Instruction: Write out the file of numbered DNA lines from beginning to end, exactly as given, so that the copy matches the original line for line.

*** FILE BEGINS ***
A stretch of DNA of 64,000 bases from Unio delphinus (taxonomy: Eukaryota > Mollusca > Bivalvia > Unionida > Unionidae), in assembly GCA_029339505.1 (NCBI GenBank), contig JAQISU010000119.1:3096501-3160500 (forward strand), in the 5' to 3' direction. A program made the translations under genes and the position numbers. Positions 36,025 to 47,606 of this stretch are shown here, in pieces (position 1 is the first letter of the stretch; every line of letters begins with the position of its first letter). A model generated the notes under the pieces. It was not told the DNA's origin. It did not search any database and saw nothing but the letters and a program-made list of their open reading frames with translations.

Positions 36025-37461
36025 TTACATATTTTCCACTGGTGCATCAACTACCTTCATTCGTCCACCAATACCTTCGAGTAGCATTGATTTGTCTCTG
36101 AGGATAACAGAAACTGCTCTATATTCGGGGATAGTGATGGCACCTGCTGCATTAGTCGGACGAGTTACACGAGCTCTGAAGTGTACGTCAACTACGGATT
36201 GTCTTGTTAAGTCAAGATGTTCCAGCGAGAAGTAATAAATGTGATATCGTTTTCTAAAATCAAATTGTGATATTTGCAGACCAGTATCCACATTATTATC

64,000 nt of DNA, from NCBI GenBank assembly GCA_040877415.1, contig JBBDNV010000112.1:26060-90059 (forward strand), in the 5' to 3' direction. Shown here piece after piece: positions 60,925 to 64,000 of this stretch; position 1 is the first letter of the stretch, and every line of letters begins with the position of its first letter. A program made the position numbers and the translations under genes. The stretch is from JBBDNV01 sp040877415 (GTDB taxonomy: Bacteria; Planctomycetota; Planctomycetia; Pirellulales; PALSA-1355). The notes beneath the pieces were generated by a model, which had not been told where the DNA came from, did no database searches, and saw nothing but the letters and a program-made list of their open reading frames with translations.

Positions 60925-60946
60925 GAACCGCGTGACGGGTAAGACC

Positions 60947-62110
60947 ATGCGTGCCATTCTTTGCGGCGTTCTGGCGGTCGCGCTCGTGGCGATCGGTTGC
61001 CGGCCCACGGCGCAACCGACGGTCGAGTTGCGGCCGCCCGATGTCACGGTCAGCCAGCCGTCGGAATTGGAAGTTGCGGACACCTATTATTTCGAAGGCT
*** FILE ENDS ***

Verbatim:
A stretch of DNA of 64,000 bases from Unio delphinus (taxonomy: Eukaryota > Mollusca > Bivalvia > Unionida > Unionidae), in assembly GCA_029339505.1 (NCBI GenBank), contig JAQISU010000119.1:3096501-3160500 (forward strand), in the 5' to 3' direction. A program made the translations under genes and the position numbers. Positions 36,025 to 47,606 of this stretch are shown here, in pieces (position 1 is the first letter of the stretch; every line of letters begins with the position of its first letter). A model generated the notes under the pieces. It was not told the DNA's origin. It did not search any database and saw nothing but the letters and a program-made list of their open reading frames with translations.

Positions 36025-37461
36025 TTACATATTTTCCACTGGTGCATCAACTACCTTCATTCGTCCACCAATACCTTCGAGTAGCATTGATTTGTCTCTG
36101 AGGATAACAGAAACTGCTCTATATTCGGGGATAGTGATGGCACCTGCTGCATTAGTCGGACGAGTTACACGAGCTCTGAAGTGTACGTCAACTACGGATT
36201 GTCTTGTTAAGTCAAGATGTTCCAGCGAGAAGTAATAAATGTGATATCGTTTTCTAAAATCAAATTGTGATATTTGCAGACCAGTATCCACATTATTATC

64,000 nt of DNA, from NCBI GenBank assembly GCA_040877415.1, contig JBBDNV010000112.1:26060-90059 (forward strand), in the 5' to 3' direction. Shown here piece after piece: positions 60,925 to 64,000 of this stretch; position 1 is the first letter of the stretch, and every line of letters begins with the position of its first letter. A program made the position numbers and the translations under genes. The stretch is from JBBDNV01 sp040877415 (GTDB taxonomy: Bacteria; Planctomycetota; Planctomycetia; Pirellulales; PALSA-1355). The notes beneath the pieces were generated by a model, which had not been told where the DNA came from, did no database searches, and saw nothing but the letters and a program-made list of their open reading frames with translations.

Positions 60925-60946
60925 GAACCGCGTGACGGGTAAGACC

Positions 60947-62110
60947 ATGCGTGCCATTCTTTGCGGCGTTCTGGCGGTCGCGCTCGTGGCGATCGGTTGC
61001 CGGCCCACGGCGCAACCGACGGTCGAGTTGCGGCCGCCCGATGTCACGGTCAGCCAGCCGTCGGAATTGGAAGTTGCGGACACCTATTATTTCGAAGGCT